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The Casbah, San Diego

May 26, 2007

I've just returned from The Casbah. The Casbah is only a few blocks from my home and is the <alleged> "happening" club in San Diego for indie rock music. It's been around for quite some time and boasts a long list of made bands that have graced the stage. Initially I was impressed with the club. It's intimate with a maximum capacity of 200+, has two bars, and has a long entry hallway that provides a partial view of landing airplanes at the San Diego airport.

The first band up this evening was Silverbird. They were OK. Folk-rock is how I would describe them, but I was playing billiards in the other room and I didn't give them a proper assessment.

Next up was Get Back Loretta. Kick ass would describe them accurately. So too does "best unknown band". They were young, fresh, enthusiastic and authentic. The lead singer and bassist was passionate and charismatic to an extent rarely seen. The drummer was a bad-ass. He kind of looks like a white Webster.

Last up was the main event. San Diego's sweetheart Dirty Sweet. This is when the evening took a turn for the worse. The small venue packed with prissy teenie-bopper preppy girls with ass-crowns, fancy-night-out-garb, and unfit shoes for a concert, who must have been drawn by the Dirty Sweet's general handsomeness. Now, full disclosure, I appreciate music and I believe showing appreciation for the band is important. I do not stand docilely by while a band rocks the house. It's important to respect the band by showing your enthusiasm for the music. For me this typically takes the form of quasi-head banging and exuberant bouncing. Bands are most often very appreciative of my enthusiasm because it's regularly infectious. Dirty Sweet did rock and I rocked with them for a short time. Nonetheless the docile cattle-like audience that consisted mostly of the aforementioned prissy and preppy looking young ladies and their hipster boyfriends were not fond of any general enthusiasm. Therefore I left early. It's difficult to enjoy a band when those around you don't understand that bands, especially hard driving rock bands, want to be shown your appreciation.

Dirty Sweet has a good sound. Very Southern Rock. Perhaps not the most original, but I'm sure the pretty young ladies they seem to intentionally court will carry them through to, at least, regional popularity if not beyond. Don't get me wrong, Dirty Sweet really did tear it up and I only caught part of their first set. I recognize the band was probably still just warming up. I think the band has talent even if the lead singer seems to wear eyeliner. I left early out of disgust for the band's audience who were appalled by any modicum of enthusiasm and The Casbah's staff who were equally ridiculous, which, I suspect, is an indication of just how un-happening the place actually is.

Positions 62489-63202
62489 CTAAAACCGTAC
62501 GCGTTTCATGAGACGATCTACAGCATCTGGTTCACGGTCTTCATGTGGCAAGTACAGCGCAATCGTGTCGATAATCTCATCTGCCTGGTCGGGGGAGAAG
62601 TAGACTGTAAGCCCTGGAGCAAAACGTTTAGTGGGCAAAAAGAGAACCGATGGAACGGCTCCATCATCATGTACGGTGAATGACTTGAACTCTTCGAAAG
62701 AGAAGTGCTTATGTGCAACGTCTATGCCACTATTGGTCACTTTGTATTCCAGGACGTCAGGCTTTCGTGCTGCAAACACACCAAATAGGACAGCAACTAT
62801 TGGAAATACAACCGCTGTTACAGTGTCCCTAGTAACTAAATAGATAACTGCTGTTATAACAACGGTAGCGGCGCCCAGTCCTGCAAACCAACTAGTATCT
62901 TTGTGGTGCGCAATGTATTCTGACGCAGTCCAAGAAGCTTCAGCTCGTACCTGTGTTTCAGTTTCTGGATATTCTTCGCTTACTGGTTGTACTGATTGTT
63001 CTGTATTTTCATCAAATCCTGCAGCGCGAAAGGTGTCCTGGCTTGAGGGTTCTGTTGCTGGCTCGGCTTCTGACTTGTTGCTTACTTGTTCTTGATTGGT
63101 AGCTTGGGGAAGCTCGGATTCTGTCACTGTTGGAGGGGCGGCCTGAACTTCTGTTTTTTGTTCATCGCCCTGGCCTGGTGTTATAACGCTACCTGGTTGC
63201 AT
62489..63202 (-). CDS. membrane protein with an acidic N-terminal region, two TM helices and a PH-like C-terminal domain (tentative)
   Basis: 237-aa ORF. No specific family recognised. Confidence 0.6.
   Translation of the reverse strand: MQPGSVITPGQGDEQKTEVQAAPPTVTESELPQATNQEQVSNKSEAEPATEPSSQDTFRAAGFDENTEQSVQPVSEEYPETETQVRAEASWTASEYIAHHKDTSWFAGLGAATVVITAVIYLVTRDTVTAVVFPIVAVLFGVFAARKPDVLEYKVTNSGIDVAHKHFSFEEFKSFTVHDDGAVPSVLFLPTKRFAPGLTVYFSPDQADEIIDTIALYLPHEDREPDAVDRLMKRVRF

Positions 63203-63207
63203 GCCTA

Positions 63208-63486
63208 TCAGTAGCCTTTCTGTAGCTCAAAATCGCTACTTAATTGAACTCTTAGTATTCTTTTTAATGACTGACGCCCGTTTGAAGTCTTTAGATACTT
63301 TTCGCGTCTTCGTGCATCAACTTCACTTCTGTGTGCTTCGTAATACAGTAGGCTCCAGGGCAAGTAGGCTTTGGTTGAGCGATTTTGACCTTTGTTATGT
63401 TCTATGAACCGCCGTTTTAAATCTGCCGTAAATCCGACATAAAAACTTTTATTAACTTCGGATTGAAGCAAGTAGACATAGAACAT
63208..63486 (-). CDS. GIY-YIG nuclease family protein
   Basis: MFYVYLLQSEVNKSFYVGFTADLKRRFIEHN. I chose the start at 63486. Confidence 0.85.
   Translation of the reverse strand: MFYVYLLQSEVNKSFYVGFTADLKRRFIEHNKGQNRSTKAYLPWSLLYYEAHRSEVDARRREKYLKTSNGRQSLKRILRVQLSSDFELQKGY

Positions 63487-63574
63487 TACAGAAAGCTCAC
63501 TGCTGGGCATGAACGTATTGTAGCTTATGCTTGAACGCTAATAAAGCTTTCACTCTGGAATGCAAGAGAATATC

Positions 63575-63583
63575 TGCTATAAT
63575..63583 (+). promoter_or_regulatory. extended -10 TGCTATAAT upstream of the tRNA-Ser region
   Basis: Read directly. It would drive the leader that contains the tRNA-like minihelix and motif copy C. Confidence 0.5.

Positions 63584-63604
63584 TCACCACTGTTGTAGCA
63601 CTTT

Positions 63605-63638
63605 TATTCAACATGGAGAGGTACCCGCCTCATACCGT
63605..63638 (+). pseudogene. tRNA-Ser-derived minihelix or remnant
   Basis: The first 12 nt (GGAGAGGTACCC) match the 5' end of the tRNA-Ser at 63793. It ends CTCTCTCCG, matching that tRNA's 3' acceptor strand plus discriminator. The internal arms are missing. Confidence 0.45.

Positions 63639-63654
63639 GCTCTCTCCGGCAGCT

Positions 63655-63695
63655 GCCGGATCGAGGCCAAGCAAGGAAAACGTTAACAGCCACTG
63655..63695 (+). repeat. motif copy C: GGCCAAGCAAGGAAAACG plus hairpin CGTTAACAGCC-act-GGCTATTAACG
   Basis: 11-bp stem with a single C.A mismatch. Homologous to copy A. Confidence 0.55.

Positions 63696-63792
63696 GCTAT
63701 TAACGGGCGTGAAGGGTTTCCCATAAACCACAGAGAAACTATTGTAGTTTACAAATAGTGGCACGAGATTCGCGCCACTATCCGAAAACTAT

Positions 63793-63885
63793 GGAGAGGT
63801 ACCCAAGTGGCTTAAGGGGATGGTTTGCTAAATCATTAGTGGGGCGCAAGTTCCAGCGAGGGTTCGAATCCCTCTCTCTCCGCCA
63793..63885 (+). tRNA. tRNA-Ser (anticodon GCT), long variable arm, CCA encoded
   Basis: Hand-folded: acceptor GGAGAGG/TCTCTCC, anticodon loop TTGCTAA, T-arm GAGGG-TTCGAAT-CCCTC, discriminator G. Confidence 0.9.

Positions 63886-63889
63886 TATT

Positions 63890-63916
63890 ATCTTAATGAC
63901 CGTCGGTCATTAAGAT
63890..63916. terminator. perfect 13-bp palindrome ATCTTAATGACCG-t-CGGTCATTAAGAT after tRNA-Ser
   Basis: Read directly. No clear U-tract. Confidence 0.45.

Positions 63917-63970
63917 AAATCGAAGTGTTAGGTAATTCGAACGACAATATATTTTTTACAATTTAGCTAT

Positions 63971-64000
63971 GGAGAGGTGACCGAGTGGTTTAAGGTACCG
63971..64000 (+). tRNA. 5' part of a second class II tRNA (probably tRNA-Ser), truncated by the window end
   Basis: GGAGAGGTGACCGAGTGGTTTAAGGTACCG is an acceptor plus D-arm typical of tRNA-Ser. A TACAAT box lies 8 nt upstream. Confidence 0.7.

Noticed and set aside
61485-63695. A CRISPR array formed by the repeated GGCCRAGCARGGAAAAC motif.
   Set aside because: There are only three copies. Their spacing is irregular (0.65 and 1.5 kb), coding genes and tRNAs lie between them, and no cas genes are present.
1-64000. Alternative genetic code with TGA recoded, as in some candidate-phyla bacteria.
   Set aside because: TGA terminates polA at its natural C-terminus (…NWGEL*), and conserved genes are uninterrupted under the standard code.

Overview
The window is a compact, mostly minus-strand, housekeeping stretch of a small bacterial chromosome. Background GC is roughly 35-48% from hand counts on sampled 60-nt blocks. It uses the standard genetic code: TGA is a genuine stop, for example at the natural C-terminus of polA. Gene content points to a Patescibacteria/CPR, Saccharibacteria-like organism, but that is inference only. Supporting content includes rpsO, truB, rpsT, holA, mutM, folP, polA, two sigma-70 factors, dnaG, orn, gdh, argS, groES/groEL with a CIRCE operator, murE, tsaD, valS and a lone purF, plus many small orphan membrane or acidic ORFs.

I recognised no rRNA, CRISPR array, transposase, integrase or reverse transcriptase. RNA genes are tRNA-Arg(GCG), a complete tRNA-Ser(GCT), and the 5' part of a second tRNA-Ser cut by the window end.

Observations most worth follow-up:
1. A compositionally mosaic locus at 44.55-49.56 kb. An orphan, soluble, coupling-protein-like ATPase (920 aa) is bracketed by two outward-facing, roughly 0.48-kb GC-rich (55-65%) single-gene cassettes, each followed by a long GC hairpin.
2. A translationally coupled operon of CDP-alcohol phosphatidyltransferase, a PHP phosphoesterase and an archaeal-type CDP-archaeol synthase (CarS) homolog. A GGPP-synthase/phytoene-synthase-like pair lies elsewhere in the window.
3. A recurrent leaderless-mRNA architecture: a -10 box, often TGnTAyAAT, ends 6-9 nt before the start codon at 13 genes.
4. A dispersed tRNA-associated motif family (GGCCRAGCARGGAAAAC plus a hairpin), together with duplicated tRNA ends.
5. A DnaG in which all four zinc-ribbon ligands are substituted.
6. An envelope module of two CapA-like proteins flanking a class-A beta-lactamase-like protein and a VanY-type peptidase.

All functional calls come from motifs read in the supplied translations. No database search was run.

In summary, The Casbah is not as nice a venue as I was led to believe. I liked the venue's intimacy, but I was very turned off by the general conservativeness of the place. It seems to be in identity crisis. On one hand it's positioned as the edgy hard rocking venue that Nirvana once played in the late eighties and on the other hand it had a largely preppy audience that freaked out when anyone got rhythmic with the music. In fact, a gaggle of attractive, prissy young ladies insisted that they didn't want any "hippy dancing" around them and heralded a bouncer at one point who mindlessly obeyed them to reign-in enthusiastic audience members. I'll give both the venue and band another chance, but my initial experience was not that positive However, Get Back Loretta is definitely worth catching. Sure, they're not as generally handsome as Dirty Sweet; so, you might not see as many prissy young ladies, but they were original and enthusiastic in a Modest Mouse sort of way.

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